In what economists are calling a “slight rebound,” the Central Oregon wood-products industry could hire as many as 2,900 people to fill new positions and replace retiring workers over the next six years, according to the Oregon Employment Department.
That could mean more jobs in Deschutes and Crook counties. In Deschutes County, 679 people were employed in the wood-products industry in 2016, or roughly 1 percent of the workforce . In Crook County, about 425 people are employed in the industry, which represents 7 percent of the workforce, according to employment data provided by the department.
The wood-product manufacturing sector, which makes particle board, plywood and two-by-fours, is still a large industry in Oregon in terms of jobs and revenue, said Brian Rooney, an Employment Department regional labor economist. The industry represents $1.1 billion in total payroll in Oregon, and most workers in the industry earn more than $30,000 a year. A living wage in Deschutes County for a single person is $24,782, according to data created by the Massachusetts Institute of Technology Living Wage calculator.
“The industry is rebounding to some extent,” Rooney said. “Viability depends upon the harvesting of logs.”
The projected growth in the wood-products industry is being fueled by new housing starts and a focus on harvesting smaller-diameter logs and forest restoration work where companies are using the harvest to fuel biomass and other wood-product creation, industry officials say.
Still, many hope to entice young workers to the field to replace the aging workforce with young talent seeking a life outdoors yet adept at using technology. That’s why the Oregon Logging Conference Foundation is hosting its first Future Forestry Workers Career Day on Friday at the Lane County fairgrounds.
“At our mill we’re always looking for quality people,” said Bruce Daucsavage, president of Ochoco Lumber Co. in Prineville. “We want to expand our facility, and we feel comfortable that the wood will be there.”
The wood-products industry is not what it was in its heyday of the 1970s when Central Oregon towns had their own mills and access to raw materials in public forests and when private land was virtually unlimited, Rooney said. Prineville had five mills alone; now there are none. There were two in Bend and in Redmond then, said Rick Kriege, owner of Kreige Logging.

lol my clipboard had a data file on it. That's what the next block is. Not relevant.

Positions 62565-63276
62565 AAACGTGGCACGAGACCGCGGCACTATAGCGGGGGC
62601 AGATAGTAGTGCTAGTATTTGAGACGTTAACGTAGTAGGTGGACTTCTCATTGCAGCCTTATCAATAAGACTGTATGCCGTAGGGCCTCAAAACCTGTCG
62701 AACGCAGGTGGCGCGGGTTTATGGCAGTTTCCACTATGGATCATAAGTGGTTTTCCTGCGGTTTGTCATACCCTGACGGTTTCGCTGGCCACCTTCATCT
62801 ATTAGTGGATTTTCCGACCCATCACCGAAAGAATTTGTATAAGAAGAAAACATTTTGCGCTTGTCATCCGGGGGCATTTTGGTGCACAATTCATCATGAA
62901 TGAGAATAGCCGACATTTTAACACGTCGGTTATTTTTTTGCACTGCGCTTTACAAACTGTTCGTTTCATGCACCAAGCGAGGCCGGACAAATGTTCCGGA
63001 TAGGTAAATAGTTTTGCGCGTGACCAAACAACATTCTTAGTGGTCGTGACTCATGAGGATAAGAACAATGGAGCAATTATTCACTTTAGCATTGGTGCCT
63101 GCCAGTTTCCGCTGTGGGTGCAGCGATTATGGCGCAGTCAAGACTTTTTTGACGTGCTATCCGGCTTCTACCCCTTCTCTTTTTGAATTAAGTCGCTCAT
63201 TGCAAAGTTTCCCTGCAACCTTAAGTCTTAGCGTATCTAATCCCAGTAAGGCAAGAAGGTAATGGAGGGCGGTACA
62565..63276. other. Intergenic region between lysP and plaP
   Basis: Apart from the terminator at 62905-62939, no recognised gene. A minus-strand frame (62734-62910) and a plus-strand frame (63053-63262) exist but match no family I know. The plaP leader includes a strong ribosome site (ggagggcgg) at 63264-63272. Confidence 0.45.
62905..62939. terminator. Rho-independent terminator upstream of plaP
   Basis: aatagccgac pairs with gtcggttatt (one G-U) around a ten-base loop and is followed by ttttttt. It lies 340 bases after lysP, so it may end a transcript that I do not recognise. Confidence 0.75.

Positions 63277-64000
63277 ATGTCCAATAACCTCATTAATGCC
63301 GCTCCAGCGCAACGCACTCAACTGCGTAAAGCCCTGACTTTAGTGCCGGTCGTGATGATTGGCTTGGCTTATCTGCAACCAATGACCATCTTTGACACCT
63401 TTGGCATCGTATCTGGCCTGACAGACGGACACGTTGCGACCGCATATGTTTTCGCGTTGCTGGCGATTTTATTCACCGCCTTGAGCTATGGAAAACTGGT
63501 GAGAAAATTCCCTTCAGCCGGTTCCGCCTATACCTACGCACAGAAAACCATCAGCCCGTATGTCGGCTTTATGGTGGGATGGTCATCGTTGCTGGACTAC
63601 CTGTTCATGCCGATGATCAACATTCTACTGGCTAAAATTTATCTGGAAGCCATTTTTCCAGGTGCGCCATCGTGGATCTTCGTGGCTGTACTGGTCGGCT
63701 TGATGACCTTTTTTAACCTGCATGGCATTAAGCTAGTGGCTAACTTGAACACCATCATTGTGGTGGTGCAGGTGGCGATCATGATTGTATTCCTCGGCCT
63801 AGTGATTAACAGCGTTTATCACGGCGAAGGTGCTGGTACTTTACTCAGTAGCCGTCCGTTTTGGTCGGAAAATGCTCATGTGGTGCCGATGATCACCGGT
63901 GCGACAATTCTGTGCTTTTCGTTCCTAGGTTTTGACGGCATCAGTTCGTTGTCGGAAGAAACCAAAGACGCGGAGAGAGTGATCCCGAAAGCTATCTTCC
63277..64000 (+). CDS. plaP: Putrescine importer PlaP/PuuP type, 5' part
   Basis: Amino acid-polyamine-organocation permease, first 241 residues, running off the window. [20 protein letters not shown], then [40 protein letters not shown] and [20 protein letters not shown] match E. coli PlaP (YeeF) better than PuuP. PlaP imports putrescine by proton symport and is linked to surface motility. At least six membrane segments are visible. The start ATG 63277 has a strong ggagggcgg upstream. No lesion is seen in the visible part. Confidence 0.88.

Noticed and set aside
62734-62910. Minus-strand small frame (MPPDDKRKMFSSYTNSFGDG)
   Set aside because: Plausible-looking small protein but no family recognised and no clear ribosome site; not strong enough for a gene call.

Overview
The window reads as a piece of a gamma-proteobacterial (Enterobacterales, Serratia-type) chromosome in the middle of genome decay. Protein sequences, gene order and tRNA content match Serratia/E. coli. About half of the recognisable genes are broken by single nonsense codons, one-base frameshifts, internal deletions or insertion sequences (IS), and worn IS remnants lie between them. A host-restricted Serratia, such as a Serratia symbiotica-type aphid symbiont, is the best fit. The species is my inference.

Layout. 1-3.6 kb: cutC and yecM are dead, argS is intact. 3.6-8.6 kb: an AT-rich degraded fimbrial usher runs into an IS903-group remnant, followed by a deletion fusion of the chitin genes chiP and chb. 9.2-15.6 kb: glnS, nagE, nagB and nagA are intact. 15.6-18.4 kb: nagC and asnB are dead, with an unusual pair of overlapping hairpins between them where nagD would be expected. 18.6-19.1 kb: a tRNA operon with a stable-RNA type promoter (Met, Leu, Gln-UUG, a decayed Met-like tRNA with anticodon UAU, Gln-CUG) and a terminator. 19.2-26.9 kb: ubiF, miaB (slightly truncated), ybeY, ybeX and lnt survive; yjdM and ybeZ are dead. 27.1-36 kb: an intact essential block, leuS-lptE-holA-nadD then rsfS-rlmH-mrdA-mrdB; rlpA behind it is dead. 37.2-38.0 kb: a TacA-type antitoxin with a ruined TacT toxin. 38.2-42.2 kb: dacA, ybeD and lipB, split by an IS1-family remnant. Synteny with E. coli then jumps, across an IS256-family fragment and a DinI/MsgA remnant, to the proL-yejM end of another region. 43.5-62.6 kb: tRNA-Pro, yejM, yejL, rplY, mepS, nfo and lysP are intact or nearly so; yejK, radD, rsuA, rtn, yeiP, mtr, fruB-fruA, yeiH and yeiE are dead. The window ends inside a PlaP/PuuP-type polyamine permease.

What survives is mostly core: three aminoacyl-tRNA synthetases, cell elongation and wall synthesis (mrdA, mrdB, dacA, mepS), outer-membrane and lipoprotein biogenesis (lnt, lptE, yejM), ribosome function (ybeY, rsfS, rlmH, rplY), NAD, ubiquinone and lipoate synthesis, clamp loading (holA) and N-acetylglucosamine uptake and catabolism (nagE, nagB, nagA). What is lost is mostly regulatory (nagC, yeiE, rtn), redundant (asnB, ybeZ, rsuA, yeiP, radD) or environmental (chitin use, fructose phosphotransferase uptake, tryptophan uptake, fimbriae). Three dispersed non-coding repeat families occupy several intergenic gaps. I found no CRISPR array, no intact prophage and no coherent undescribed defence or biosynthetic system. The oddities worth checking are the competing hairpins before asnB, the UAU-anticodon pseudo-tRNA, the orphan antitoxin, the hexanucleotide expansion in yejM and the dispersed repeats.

While most other manufacturing jobs have rebounded since the 2008 financial meltdown, the wood-products industry has been slow to add jobs, Rooney said. The causes could be mechanization of the industry and lack of infrastructure and access to logs, he said.
“The whole industry is doing well, but it’s hard to find people to run the machines or work on the ground,” Kriege said.
That’s where the career day comes in.
Lisa Keown, a career technical education teacher at Crook County High School, will be taking 15 students to career day. Keown teaches natural resources and sees the career day as an opportunity for the students to hear firsthand what it’s like to work in the wood-products industry, she said.
“Many of the students haven’t decided which direction to go,” Keown said. “The industry is changing, and less people are needed. The skills are more technical.”
Spurred by new home sales nationwide, the wood products industry sees growth in obtaining stewardship contracts that enable loggers to clear out a national forest of small diameter trees and take the harvest for wood products. There’s a lot of small material in these forests, Daucsavage said.
For Daucsavage’s John Day mill, the future is not in construction-grade lumber, it’s in remanufacturing wood for window casements and using small wood material to make pressed fiberboard and wood chips.
With 100 employees at Ochoco Lumber, Daucsavage is hoping to increase those numbers as the biomass industry expands.
“We’re the only mill within 150 miles,” Daucsavage said. “At our mill we’re always looking for quality people. We want to expand, and we feel comfortable with our agreements with the U.S. Forest Service that the wood will be there. If the biomass industry grows, it will require a highly trained workforce.”
That’s the intent of career day, said Jim Dudley, vice president of the board at the Swanson Group, which owns sawmills and plywood plants in Glendale, Roseburg and Springfield.
“Loggers are hard to find. That’s what the career day is all about,” he said. “We’re hoping to connect with young people who want to live outside the big city, work outdoors and use heavy computerized machines.”
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